For starters, God calls on us to take a complete break from the daily grind. He specifically calls us to set aside our work, our jobs by which earn our living (Exodus 20:9, 10). The fact that God invites us to rest on the Sabbath shows how well He knows us. He knows that if we are going to live up to our full potential as human beings, we need rest and rejuvenation (Mark 6:31). He knows that rested minds and bodies must be kept in the best of health if we are to have an optimal connection with Him.
God leads by example. Speaking about how the world was created, Genesis 2:3 tells us that God “blessed the seventh day and made it holy, because on it he rested from all the work of creating that he had done.” We should take our cue from the Creator of the universe and embrace this oasis in time.
In a similar vein, the Sabbath is an invitation to set aside the little things that crowd our days and keep us from focusing on our relationship with God (Isaiah 58:13, 14). The great news is that this gives us full license to put on hold the insane multitasking that defines so much of modern life without feeling guilty about it. Yes, that means paying bills, rushing around the supermarket, taking the kids to tennis, and binge-watching that new Netflix show. All this can wait. You’ve done a lot during the week; it’s time to rest. It’s important to give yourself some mental and spiritual space.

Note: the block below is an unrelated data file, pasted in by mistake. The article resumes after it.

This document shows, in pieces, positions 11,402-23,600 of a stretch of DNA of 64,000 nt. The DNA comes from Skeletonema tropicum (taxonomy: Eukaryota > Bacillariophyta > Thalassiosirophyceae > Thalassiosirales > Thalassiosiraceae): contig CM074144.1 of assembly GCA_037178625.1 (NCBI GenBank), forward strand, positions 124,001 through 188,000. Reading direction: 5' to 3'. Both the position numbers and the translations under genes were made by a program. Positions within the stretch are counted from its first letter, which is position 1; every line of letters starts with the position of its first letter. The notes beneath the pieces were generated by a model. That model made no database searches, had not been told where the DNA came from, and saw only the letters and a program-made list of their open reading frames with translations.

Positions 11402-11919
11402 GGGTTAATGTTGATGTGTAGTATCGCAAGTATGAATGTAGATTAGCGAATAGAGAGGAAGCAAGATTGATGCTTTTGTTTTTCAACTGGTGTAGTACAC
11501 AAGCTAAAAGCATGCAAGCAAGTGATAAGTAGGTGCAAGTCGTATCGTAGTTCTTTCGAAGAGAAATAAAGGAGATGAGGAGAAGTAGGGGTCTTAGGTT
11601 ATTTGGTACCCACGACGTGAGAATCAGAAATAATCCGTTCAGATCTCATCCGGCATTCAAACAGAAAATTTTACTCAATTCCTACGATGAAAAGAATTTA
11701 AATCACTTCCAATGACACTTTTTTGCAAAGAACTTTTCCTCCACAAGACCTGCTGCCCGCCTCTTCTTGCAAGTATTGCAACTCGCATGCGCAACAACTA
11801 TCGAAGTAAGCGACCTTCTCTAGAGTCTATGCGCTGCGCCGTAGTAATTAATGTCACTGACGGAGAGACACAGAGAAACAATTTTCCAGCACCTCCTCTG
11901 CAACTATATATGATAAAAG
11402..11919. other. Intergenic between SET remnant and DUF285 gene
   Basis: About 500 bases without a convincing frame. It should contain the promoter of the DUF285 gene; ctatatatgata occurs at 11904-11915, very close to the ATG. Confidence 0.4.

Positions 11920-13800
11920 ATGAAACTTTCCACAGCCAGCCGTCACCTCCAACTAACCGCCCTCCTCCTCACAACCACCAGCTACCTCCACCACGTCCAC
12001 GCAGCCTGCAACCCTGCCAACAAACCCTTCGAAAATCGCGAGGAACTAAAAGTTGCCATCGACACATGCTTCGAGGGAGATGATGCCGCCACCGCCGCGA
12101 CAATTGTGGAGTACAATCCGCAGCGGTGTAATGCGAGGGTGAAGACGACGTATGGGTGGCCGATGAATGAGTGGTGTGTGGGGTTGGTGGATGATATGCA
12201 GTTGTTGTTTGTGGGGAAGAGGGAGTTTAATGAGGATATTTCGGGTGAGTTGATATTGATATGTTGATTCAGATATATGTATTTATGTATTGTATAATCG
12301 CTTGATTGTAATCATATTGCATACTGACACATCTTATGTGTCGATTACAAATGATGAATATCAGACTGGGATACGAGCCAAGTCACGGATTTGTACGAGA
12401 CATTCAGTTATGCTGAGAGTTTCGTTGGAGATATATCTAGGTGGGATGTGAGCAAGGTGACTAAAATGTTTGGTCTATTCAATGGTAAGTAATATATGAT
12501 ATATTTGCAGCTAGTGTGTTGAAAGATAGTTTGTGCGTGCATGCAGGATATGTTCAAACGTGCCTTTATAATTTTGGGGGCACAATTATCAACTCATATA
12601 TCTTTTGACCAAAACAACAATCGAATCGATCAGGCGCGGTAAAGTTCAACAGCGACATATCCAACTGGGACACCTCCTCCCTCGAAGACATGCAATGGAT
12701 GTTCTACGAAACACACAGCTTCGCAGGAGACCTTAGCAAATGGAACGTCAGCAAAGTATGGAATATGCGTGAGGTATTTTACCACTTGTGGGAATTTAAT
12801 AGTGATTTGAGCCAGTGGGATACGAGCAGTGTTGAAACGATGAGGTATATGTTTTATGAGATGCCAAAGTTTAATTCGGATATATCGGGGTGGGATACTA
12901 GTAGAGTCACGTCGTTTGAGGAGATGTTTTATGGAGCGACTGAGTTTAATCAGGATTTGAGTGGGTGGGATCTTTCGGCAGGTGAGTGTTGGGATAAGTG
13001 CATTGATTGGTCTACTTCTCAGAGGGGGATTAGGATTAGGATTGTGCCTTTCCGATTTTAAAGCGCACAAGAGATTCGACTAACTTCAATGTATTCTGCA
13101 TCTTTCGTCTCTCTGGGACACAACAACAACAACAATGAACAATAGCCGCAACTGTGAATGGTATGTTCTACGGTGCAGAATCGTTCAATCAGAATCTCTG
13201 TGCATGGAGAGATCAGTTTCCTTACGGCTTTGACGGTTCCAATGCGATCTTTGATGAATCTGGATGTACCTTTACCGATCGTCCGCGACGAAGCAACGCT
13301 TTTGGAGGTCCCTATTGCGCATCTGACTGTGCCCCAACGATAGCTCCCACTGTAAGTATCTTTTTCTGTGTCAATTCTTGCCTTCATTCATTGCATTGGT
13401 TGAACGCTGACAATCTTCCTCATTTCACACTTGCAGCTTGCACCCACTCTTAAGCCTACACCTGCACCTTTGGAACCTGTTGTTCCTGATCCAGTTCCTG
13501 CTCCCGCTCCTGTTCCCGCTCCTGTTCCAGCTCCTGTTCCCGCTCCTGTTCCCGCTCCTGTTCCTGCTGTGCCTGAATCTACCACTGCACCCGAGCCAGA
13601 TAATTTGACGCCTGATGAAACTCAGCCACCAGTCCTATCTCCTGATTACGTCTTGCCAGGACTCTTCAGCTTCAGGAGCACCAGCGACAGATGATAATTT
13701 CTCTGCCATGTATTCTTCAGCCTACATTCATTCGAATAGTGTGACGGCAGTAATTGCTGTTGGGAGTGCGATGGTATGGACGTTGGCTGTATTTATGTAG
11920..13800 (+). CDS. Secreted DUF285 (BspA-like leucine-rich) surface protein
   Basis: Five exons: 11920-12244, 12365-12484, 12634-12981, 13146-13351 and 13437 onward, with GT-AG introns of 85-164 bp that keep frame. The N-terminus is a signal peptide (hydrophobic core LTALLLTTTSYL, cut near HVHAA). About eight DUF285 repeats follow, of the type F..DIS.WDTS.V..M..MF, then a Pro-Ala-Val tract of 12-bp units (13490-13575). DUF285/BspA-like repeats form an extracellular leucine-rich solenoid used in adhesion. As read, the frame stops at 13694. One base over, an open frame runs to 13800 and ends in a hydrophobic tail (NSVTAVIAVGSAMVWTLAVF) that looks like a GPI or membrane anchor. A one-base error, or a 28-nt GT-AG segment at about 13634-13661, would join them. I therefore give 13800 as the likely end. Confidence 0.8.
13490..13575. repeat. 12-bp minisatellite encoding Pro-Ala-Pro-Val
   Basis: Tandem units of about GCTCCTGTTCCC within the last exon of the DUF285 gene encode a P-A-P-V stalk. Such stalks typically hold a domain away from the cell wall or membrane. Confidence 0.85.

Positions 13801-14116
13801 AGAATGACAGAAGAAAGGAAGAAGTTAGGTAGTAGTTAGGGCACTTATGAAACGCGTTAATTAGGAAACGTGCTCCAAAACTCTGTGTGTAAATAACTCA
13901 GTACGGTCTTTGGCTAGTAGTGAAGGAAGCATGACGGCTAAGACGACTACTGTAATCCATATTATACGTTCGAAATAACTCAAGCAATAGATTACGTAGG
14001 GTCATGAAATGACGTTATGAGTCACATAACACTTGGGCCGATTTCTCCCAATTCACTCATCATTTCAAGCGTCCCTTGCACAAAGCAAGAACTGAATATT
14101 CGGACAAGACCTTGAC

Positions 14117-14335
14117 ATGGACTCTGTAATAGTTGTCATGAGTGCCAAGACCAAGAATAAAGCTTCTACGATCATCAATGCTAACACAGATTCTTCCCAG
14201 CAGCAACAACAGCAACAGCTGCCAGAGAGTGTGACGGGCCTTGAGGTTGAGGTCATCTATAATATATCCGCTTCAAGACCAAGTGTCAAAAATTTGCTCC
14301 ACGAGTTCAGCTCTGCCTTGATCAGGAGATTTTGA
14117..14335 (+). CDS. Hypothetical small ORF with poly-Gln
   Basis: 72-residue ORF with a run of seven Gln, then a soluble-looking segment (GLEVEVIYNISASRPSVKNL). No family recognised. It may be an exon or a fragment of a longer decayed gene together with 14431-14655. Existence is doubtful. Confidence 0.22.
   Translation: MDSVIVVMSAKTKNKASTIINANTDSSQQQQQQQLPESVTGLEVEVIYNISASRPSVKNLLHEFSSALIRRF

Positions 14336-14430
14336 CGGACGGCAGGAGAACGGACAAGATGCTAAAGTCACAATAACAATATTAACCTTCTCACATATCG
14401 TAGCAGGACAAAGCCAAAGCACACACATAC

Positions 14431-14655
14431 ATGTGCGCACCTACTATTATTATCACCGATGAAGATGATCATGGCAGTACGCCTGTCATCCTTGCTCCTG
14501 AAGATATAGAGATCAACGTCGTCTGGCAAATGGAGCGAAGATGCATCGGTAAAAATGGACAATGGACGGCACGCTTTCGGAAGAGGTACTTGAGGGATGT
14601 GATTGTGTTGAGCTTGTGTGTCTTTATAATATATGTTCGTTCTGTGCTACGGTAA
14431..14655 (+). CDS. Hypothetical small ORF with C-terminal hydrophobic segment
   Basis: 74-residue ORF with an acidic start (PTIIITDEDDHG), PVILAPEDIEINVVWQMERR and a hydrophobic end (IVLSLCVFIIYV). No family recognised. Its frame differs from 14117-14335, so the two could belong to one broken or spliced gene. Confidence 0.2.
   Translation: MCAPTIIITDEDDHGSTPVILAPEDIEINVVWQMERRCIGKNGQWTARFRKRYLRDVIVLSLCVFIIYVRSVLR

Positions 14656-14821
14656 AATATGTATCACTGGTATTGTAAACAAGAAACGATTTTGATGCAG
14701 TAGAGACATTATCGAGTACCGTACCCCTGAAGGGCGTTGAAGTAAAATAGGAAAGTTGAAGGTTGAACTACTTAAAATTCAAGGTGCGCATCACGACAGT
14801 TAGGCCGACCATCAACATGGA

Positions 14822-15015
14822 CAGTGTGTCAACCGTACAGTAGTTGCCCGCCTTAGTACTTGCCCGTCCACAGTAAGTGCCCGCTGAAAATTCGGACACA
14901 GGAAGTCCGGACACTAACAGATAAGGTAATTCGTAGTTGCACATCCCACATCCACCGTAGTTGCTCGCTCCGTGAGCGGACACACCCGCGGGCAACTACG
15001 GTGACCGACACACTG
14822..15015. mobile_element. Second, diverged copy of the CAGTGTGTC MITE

How should you use the time that’s freed up on Sabbath? There are no New Testament stories featuring Jesus twiddling His thumbs on the Sabbath. Idleness is certainly not the answer. The Bible shows that Jesus worshiped God with others on the Sabbath (Luke 4:16). We would do well to follow suit. There’s a genius in worshiping together; it’s one of the best ways to strengthen yourself spiritually as you meet like-minded people who can support your spiritual walk. The Sabbath is about reconnecting with God as well as with your spiritual family and loved ones who help you grow and develop.